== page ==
The Productivity Council research found remote workers point to better work-life balance as one of the best aspects of remote work, finding that without the need to prepare and commute, the average NSW remote worker has an extra 1 hour and 17 minutes per day.
Commuting and remote work
Florida, Rodríguez-Pose and Storper note that “Even a partial shift to remote work could have a significant impact on mobility, transport, and real estate”. Remote and flexible working will likely see people avoid crowded public transport, with both car and public transport commuters likely to avoid driving at peak times. As workers are no longer required to commute daily, they may be willing to trade short commutes for the longer commutes associated with peri-urban or semi-rural living. “The convenience premium enjoyed by close-in city dwellers who have short, easy commutes is likely to evaporate for those who can always, or mostly, work from home”.
At the same time, the authors note that with remote working removing the need to commute, people may seek out those urban locations that are well-furnished with services and amenity, where they can meet all their needs in close proximity. This is echoed in the renewed interest in 20-minute neighbourhoods, as discussed in this earlier LGiU Australia briefing.
Recent Australian research by Beck and Hensher (2020) found that in the short term, the dramatic shift to working remotely has led to significant reductions in congestion. They suggest that in the longer term, a sustained increase in remote working could have “profound implications for road investment and transport policy”. Their research shows the current increase in working from home is spread evenly across the five weekdays. The authors note “this is important, since infrastructure and service capacity are typically determined by peak demand. If demand can be flattened, as the data suggest it can be, then the implications for transport planning priorities will be significant.” Even a shift of one or two days of remote working (for those that can) would deliver an improvement on pre-COVID congestion levels.
The need to secure the urban built environment against COVID-19, and future health and climate risks
The need to secure the built environment against health and climate risks has been brought to the fore by COVID-19. The public and private sector quickly took action to ensure public infrastructure, public-facing businesses, and places where people gather were able to meet social distancing and hygiene requirements. In the longer term, it is anticipated that this will see architects, designers, and planners to consider permanent interventions that respond to the threat of future pandemics and climate risks.
The costs of office space may increase as the ratio of workers able to work in a building is lowered. Similarly, retail costs will be impacted by the need for more space to sell fewer products. Suburban locations (which can offer more indoor and outdoor space) may become preferable to more congested CBD locations. The shift to online retail, accelerated by the pandemic, is discussed in more detail in this earlier LGIU Australia briefing.
Changes to urban built form, real estate, design, and streetscapes in response to COVID-19 may be retained in the long term. The already struggling urban retail economy has been significantly impacted by the COVID-19 lockdowns. Florida, Rodríguez-Pose and Storper suggest that “high streets may lose their actual commercial role, instead becoming amenity centers and window-shopping destinations, enticing shoppers to buy online”. Declining demand for office and co-working spaces could drive down rents create opportunities for resilient new entrepreneurs, and potentially see proposals for adaptive reuse, including a shift to residential uses. If this continues over the long term, the authors suggest that it could lead to significant reimagining of street fronting spaces to support flexible uses – including houses or live-in work spaces, along with buildings redesigned for health impacts and distancing in shared spaces.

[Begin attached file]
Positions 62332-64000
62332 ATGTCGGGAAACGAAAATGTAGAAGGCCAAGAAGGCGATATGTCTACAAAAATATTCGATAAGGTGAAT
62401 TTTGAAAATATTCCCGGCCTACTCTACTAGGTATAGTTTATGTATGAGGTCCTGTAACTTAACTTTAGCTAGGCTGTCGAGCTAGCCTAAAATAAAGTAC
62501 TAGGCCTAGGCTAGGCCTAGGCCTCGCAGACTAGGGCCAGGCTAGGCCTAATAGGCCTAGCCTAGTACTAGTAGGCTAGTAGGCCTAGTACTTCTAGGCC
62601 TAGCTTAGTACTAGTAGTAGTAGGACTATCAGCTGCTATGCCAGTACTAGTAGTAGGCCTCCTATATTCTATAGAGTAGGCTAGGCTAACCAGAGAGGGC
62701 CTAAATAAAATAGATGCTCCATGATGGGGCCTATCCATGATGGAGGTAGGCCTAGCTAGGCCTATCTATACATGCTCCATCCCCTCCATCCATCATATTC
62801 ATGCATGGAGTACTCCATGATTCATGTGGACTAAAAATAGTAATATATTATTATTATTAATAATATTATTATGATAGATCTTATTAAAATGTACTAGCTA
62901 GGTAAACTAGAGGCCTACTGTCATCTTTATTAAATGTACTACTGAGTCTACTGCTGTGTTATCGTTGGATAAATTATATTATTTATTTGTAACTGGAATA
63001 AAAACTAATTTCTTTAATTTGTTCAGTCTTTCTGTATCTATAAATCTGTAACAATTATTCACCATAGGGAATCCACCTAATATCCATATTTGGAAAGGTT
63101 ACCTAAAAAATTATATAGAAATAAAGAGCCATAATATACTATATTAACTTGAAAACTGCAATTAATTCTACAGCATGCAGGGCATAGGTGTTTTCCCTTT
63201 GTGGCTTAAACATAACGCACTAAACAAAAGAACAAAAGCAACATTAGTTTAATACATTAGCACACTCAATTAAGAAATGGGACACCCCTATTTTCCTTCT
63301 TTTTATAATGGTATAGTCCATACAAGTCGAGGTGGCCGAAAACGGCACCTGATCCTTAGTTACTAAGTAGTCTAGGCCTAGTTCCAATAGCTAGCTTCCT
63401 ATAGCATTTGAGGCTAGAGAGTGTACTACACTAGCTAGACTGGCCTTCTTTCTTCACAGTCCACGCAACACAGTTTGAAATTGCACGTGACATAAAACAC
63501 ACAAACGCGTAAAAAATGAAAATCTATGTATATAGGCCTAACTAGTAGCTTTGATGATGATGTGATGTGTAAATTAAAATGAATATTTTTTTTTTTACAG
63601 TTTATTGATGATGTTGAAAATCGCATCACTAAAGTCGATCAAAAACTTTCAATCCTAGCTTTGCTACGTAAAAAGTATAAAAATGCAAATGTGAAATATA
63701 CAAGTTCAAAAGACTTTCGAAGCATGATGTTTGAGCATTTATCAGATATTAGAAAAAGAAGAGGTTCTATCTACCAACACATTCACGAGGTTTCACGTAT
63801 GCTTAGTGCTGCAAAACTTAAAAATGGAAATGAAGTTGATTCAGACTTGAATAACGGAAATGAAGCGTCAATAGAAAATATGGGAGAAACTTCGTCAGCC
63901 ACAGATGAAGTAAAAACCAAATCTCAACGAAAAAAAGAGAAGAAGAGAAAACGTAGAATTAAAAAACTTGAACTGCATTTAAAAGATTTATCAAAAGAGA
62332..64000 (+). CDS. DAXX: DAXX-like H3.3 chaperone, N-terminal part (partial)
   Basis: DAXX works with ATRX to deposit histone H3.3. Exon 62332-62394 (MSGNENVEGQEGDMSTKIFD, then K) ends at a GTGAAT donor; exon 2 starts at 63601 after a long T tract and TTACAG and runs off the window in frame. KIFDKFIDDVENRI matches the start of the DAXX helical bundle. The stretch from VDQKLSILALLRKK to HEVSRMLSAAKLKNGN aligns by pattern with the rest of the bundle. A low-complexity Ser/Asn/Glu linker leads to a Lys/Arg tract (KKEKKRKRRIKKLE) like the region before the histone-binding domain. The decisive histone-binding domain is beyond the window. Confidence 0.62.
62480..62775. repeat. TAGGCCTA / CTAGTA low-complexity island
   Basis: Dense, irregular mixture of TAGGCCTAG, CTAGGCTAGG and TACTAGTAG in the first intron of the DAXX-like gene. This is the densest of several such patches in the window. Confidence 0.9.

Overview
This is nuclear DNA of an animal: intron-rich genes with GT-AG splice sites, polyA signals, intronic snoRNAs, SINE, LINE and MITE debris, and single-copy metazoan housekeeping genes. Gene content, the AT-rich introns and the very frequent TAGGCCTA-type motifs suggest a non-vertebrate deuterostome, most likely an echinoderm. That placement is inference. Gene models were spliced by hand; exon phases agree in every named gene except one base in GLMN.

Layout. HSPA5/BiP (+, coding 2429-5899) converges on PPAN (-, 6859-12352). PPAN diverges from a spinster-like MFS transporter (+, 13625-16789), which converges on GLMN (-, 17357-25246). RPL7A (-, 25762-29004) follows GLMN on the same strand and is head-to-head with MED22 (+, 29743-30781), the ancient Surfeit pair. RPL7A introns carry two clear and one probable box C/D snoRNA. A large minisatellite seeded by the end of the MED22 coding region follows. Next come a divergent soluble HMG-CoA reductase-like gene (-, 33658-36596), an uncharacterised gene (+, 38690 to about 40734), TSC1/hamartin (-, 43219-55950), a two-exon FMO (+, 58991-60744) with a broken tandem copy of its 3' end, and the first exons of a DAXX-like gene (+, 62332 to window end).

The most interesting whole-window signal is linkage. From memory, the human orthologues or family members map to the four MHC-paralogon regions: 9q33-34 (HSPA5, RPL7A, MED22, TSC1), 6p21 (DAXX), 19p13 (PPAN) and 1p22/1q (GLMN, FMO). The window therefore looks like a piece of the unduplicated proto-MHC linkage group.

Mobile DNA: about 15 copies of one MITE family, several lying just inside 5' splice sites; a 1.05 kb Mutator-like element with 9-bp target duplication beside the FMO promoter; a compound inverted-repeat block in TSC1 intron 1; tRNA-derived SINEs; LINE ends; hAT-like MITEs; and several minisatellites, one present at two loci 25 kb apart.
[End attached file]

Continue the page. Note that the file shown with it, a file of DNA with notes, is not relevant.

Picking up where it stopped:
The NSW Innovation and Productivity Council in considering the long-term implications for NSW, posited that “Sydney’s central business district (CBD) will remain the state’s employment hub, but offices could be reborn as spaces for collaboration and innovation”.
Remote working is predicted to continue in some form into the foreseeable future – COVID-19 has forced employers to test the concept, and has normalised the practice. The NSW Innovation and Productivity Council notes that while workers and employers are indicating that the balance of in-person and remote working may inevitably shift significantly, some commentators have urged caution: that old patterns will likely re-emerge, and that “the ‘death of the office’ is much exaggerated” (Cummins, 2020). Both the work of the Productivity Council and Florida et al (2020) suggest that the majority of workers will want a balance of remote and in-person working. What this hybrid model will look like will vary from workplace to workplace. As the NSW Innovation and Productivity Council notes “the challenge, once COVID-19 has passed, is this: to find a flexible mix of workspaces, policies and practices that caters to these preferences.”
While there may be those few workers who are able to work entirely remotely, and in turn, move to rural and regional areas, Florida et al (2020) predict the trends of the last 40 years will continue: that “the divides between prosperous cities and regions and struggling areas will remain, and possibly even widen”.
The long-term impact of a transition to a hybrid model of working on our cities and suburbs remains to be seen. Florida et al (2020) suggest that cities will retain their strength even if some activities shift beyond the CBD to suburban areas. These shifts may lead to a reimagining of our CBD and local centres, incorporating more flexible space and uses. At the local level, more people working from home may strengthen local centres. It is connecting with this reimagining of CBDs and local centres where local governments will need to be heavily engaged not only to identify opportunities, but also to assist in the management of the impacts of any transition and other challenges due to changing trends in where work occurs.
For more information on this briefing contact LGiU Australia by emailing firstname.lastname@example.org